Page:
Music as a reaction
One thing that music can do is voice the reaction of a character or even the audience.
Generally speaking, whenever we experience an event it usually takes a second or so to register and then form a reaction.
Being scared has two steps: First we are startled and process the information, then we scream and run. These do not happen simultaneously.
This is a simple example and a psychological truism that can be applied to any event.
Here is an example from Finding Nemo.
I am sure you remember this scene: Dory and Marlin, Nemo’s father have been chased by an angler fish and the screen has just gone white and Marlin thinks he’s dead he’s dead he died he’s dead.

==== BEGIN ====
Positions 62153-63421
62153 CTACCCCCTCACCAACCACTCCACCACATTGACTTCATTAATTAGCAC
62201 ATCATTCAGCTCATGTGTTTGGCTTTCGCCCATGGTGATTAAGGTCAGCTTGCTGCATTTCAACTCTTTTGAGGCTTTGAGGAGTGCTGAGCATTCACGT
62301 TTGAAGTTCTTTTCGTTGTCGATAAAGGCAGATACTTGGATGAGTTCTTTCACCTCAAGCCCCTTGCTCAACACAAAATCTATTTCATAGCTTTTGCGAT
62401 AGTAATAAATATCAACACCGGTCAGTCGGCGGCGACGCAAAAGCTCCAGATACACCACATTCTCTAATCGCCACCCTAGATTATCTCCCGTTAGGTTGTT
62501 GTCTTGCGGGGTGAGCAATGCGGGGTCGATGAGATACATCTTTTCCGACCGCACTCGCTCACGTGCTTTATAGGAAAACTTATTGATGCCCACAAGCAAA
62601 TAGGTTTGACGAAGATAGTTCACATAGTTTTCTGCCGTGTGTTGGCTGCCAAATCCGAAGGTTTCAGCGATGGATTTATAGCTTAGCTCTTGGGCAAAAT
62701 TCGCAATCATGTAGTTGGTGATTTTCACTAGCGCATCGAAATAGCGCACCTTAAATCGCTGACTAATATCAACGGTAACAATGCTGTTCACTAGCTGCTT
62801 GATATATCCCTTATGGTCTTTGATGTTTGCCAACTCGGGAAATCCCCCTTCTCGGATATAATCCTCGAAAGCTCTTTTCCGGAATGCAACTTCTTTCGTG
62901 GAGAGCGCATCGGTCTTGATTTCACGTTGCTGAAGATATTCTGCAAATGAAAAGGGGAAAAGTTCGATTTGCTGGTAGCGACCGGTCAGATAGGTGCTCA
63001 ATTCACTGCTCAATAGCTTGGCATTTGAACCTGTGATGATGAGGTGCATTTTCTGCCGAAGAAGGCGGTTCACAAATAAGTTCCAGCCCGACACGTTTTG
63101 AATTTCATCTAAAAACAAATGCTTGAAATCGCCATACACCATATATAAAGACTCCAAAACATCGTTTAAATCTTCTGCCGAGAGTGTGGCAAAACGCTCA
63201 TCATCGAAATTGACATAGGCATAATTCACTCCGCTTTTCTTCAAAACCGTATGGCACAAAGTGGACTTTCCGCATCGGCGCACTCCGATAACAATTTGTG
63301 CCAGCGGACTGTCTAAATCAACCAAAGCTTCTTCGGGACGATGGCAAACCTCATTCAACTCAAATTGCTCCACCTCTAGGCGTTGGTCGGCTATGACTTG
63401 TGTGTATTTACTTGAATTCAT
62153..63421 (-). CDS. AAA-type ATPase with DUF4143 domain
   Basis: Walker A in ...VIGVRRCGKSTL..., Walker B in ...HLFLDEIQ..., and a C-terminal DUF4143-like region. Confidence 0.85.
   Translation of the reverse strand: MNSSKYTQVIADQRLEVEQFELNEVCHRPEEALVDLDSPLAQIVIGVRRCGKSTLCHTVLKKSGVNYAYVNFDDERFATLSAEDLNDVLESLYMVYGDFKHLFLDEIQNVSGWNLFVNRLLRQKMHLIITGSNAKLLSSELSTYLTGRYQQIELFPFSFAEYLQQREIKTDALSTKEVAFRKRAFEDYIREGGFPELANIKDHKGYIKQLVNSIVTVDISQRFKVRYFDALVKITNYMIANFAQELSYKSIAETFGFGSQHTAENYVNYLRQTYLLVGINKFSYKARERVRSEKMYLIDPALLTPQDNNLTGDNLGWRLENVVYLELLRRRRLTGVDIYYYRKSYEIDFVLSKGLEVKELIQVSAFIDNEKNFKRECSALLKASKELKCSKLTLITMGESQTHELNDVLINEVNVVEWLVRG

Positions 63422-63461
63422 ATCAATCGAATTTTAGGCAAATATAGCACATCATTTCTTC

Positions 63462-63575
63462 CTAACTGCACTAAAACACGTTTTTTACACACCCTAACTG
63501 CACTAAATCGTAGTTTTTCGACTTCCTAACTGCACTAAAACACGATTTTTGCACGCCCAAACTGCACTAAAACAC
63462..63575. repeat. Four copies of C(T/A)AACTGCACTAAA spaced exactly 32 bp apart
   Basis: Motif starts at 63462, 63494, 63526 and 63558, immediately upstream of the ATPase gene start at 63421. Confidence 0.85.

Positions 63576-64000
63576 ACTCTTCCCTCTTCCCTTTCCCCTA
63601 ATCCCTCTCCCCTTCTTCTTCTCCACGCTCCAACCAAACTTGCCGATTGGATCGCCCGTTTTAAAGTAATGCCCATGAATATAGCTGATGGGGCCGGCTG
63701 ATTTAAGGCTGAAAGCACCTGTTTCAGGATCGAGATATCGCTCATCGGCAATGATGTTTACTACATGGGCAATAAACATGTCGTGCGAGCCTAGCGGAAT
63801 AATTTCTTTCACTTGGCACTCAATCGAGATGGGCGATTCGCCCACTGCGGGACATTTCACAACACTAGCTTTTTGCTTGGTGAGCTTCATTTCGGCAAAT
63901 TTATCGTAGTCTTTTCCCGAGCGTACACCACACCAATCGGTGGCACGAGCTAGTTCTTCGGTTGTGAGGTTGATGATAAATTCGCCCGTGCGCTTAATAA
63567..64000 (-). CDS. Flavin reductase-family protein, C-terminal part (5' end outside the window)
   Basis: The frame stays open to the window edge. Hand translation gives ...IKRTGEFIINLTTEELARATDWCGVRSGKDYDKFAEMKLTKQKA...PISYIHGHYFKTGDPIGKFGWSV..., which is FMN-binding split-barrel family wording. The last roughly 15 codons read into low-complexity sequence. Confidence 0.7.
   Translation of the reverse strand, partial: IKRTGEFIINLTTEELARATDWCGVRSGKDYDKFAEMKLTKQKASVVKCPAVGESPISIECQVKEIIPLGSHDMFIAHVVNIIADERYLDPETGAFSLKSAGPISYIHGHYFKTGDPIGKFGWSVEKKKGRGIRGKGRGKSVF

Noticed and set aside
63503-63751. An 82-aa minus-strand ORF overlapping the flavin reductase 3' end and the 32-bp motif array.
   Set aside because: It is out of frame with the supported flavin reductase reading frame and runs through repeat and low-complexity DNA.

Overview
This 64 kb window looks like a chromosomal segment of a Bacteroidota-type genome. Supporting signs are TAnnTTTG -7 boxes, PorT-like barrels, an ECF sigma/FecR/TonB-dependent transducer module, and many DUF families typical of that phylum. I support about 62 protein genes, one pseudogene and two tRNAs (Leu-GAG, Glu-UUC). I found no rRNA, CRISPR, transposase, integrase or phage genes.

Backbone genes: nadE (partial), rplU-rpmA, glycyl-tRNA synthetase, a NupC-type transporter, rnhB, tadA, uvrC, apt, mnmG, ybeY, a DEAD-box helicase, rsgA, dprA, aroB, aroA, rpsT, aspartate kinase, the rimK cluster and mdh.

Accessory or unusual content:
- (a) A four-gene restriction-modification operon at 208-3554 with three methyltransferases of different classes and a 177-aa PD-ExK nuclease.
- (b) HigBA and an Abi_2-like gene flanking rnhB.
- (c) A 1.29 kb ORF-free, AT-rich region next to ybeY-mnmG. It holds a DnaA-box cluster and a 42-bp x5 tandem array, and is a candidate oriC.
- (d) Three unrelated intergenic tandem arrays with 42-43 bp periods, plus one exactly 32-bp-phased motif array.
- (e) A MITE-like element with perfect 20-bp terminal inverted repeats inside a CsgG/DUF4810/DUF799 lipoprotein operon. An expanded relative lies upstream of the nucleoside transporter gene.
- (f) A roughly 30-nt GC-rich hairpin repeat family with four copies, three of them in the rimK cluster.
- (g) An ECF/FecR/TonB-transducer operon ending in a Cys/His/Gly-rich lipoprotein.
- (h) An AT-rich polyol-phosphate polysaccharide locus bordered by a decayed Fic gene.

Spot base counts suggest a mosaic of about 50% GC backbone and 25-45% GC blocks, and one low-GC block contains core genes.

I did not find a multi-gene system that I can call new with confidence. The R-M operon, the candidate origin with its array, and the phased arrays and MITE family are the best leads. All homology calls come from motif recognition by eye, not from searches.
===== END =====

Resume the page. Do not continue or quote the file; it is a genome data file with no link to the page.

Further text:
He opens his eyes, we see the angler fish stuck behind the diving goggles, he pauses as he registers what just happened and then starts a little celebration dance along with victorious music.
The victorious music did not begin immediately on the cut, as soon as we see the angler fish, but rather waits for us and Marlin to first understand what happened.
The music then starts as a reaction, following the reaction of both the main character and the audience.
Seems obvious and straight-forward once you think of it, but many times I have seen the score jump the gun and follow the cuts rather than the emotional beats in the scene.
You may not even notice it really, but it dilutes the emotional impact of the scene.
Tags: Finding Nemo